Ice Age-Era Cave System Found Under Major City

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Pie-XII Park lies in the heart of Montréal, surrounded by busy city streets. But it’s what lies beneath those streets that has cave experts and city residents buzzing.

A new network of caves, dating back to the Earth’s last Ice Age, and extending nearly 700 feet, were discovered in October by Daniel Caron and Luc Le Blanc, two speleologists (cave experts). The find was only recently announced after the site was secured.

 

 

On October 12, Caron and Le Blanc were exploring the already well-known St. Léonard cave that lies just underneath Pie-XII Park. The original portion of the cave had been discovered in 1812, but cave experts have long speculated that more was hidden beneath.

For most of Montréal, however, the large network lurking below the city was unknown.

“They’ve dug sewers and made basements, but no one had ever seen them,” La Blanc said of the cave network.

Caron and Le Blanc decided to explore their hunch in 2014, when they began spelunking through the St. Léonard caverns searching for new passages.

Le Blanc, armed with a new radiolocation kit, and Caron, using a divining rod, were hunting for voids or signs of water lying on the other side of the cave’s walls. By 2015 they had found a small, narrow opening in the back of one cave. Using a small camera, fellow speleologist François Gelinas was able to peak through the opening, where they saw a large room just behind the wall.

Though eager to bust through the wall, they weren’t able to move past it until nearly two years later. The cave walls in St. Léonard are made of solid limestone, and opening a passage required industrial-strength drills.

Once they were through, they entered a large room, climbed down a big drop, and entered a tall, narrow hall.

“The walls are perfectly smooth and the ceiling is perfectly horizontal,” said Le Blanc. They estimate the ceiling to be roughly 20 feet high. In addition to the smooth limestone walls lining the cave, stalagmites and stalactites are found throughout the passage.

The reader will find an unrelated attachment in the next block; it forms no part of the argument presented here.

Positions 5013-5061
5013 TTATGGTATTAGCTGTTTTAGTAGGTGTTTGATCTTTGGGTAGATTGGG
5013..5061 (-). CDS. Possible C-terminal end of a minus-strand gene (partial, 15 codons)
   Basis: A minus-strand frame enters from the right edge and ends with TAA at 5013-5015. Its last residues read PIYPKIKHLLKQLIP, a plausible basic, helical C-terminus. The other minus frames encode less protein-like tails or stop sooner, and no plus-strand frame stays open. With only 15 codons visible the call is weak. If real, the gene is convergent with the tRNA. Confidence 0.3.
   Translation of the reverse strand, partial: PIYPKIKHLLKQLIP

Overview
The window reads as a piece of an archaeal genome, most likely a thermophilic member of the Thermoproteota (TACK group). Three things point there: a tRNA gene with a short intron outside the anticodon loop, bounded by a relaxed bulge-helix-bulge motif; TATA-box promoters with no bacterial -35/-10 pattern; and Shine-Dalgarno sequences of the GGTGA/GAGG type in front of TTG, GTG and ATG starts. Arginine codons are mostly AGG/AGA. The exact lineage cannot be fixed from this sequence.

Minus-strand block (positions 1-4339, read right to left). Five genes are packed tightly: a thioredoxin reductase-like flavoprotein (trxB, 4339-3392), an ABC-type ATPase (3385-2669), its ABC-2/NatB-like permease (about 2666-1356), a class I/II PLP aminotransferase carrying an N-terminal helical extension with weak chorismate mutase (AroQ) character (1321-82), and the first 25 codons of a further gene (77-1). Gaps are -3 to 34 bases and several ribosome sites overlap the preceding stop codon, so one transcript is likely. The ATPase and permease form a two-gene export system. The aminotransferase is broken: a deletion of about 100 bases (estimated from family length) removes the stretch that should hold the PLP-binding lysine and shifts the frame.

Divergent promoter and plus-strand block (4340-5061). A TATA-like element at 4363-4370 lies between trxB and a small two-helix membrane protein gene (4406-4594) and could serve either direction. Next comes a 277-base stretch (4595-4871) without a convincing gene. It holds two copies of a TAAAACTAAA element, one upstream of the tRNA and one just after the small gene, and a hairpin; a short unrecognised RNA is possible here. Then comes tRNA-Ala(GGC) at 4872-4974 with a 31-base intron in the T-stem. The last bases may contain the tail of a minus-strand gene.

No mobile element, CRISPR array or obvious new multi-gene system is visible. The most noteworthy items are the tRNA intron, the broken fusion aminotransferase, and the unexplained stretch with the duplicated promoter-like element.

According to the Quebec Speleological Society, to which both men belong, a centimeter of stalagmite takes about a thousand years to grow.

Finding caves at high latitudes is less common than when hunting for caves closer to the equator. Most form over time when water dissolves underlying rock, but Quebec’s cold temperatures make the water less acidic and thus slow the cave-making process, said Le Blanc.

The St. Léonard caverns were instead formed largely by receding glaciers. During the last Ice Age, which ended about 10,000 years ago, ice would have covered much of North America. In the tens of thousands of years that ice was retreating, rapidly receding glaciers created fissures in the terrain.

“You have evidence of where you have knobs on one side that fit perfectly into a hole on the [opposite] wall,” said Le Blanc, describing the walls’ parallel faces, like puzzle pieces.

According to Caron, the farthest reaches of the cave eventually reach the Montreal water table, and an aquifer lies beneath.

So far, Caron and Le Blanc have been able to estimate that the 10-foot-wide passageway extends roughly 700 feet. Water spilling into the farthest reaches of the cave have halted their exploration, but they plan to return in February after the water recedes.

 

 National Geographic